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Yellow Fever: One of Five Infamous Epidemics We Hope We Never See

BUGS BITE: YELLOW FEVER

alexander-hamilton.jpeg"¢ Yellow fever is not as well known as many epidemics, but it struck Philadelphia with incredible ferocity in 1793. At the time, Philadelphia was the nation's capitol. The epidemic was so severe that the national government disbanded and fled. Alexander Hamilton, the Treasure Secretary, contracted the fever — although Washington accused him of faking — and also fled. (When he arrived in Albany, New York, he was shunned because of his fever cooties.)

"¢ People of African descent were thought to be immune to yellow fever, and so they played a key role in caring for the sick in Philadelphia. Yet after the epidemic subsided, blacks were accused of trying to profit from the crisis and even of causing the outbreak! All told, 5,000 Philadelphians died, about 10% of the population, and almost 400,000 more nationwide by 1865.

bellevueTH.jpg"¢ Unfortunately, that was just the beginning of Philadelphia's bad luck with epidemics. The city was ravaged by the Spanish flu and, in 1976, Philadelphia's Bellevue Stratford Hotel (right) gave us a new epidemic: Legionnaires' disease.

"¢ In the early twentieth century, scientists discovered that a mosquito spread the virus that caused yellow fever. The U.S. Army used a pesticide called DDT to curb yellow fever epidemics throughout the Western hemisphere. Rachel Carson later exposed DDT as a leading cause of bird death in her expose Silent Spring.

Other Infamous Epidemics We Hope We Never See: cholera, plague and syphilis.

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What Koalas and Humans Have in Common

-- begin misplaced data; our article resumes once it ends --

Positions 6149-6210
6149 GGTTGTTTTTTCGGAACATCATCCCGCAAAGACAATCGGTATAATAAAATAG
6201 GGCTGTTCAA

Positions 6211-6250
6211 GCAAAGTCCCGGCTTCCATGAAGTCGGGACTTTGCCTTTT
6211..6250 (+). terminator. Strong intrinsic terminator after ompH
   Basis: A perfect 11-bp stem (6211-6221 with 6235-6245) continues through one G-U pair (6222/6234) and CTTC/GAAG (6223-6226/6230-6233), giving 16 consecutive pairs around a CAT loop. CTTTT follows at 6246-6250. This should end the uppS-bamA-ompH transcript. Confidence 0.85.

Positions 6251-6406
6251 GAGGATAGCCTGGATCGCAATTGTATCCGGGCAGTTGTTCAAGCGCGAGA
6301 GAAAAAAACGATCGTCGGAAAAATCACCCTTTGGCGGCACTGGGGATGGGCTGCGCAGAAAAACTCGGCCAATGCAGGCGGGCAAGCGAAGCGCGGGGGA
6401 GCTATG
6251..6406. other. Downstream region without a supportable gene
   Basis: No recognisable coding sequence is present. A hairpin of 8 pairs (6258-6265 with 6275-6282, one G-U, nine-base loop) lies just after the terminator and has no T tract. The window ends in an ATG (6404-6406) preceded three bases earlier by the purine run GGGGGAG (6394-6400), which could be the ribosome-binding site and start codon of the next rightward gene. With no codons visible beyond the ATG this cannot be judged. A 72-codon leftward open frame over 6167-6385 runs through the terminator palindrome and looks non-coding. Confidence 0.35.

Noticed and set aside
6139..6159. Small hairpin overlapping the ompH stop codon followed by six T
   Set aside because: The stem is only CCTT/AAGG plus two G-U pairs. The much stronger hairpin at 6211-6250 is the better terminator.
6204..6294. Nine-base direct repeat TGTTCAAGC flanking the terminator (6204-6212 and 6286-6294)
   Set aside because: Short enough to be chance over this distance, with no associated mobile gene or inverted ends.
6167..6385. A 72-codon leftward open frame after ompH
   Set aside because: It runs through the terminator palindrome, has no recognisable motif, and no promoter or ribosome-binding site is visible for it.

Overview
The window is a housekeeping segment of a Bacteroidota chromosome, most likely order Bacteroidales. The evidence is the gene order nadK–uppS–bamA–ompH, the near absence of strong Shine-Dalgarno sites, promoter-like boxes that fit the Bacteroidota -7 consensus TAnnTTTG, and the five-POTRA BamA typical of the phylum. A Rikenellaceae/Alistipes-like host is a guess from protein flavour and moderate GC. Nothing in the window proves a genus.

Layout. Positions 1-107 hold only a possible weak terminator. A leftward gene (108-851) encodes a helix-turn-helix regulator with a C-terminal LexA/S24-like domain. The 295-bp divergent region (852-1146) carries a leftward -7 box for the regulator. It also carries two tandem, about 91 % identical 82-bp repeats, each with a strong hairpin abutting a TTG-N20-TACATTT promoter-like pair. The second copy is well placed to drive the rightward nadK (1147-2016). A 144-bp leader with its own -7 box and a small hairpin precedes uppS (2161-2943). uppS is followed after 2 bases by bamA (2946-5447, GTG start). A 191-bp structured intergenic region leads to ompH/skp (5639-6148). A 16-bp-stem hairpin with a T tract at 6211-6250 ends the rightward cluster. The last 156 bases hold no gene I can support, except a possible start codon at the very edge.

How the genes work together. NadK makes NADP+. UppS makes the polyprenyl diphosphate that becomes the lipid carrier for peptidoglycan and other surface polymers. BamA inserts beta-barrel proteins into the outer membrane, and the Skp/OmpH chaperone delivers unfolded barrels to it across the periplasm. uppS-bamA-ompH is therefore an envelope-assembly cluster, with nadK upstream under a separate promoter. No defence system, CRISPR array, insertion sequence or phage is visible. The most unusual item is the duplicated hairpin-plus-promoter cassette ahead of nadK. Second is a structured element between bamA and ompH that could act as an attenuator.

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There's something strange about koala fingerprints. Read more bizarre koala facts here.

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Don't Have Space For a Christmas Tree? Decorate a Pineapple Instead
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Christmas trees aren't for everyone. Some people can't fit a fir inside their cramped abodes, while others are turned off by the expense, or by the idea of bugs hitchhiking their way inside. Fake trees are always an option, but a new trend sweeping Instagram—pineapples as mini-Christmas "trees"—might convince you to forego the forest vibe for a more tropical aesthetic.

As Thrillist reports, the pineapple-as-Christmas-tree idea appears to have originated on Pinterest before it, uh, ripened into a social media sensation. Transforming a pineapple into a Halloween “pumpkin” requires carving and tea lights, but to make the fruit festive for Christmas all one needs are lights, ornaments, swaths of garland, and any other tiny tchotchkes that remind you of the holidays. The final result is a tabletop decoration that's equal parts Blue Hawaii and Miracle on 34th Street.

In need of some decorating inspiration? Check out a variety of “Christmas tree” pineapples below.

[h/t Thrillist]

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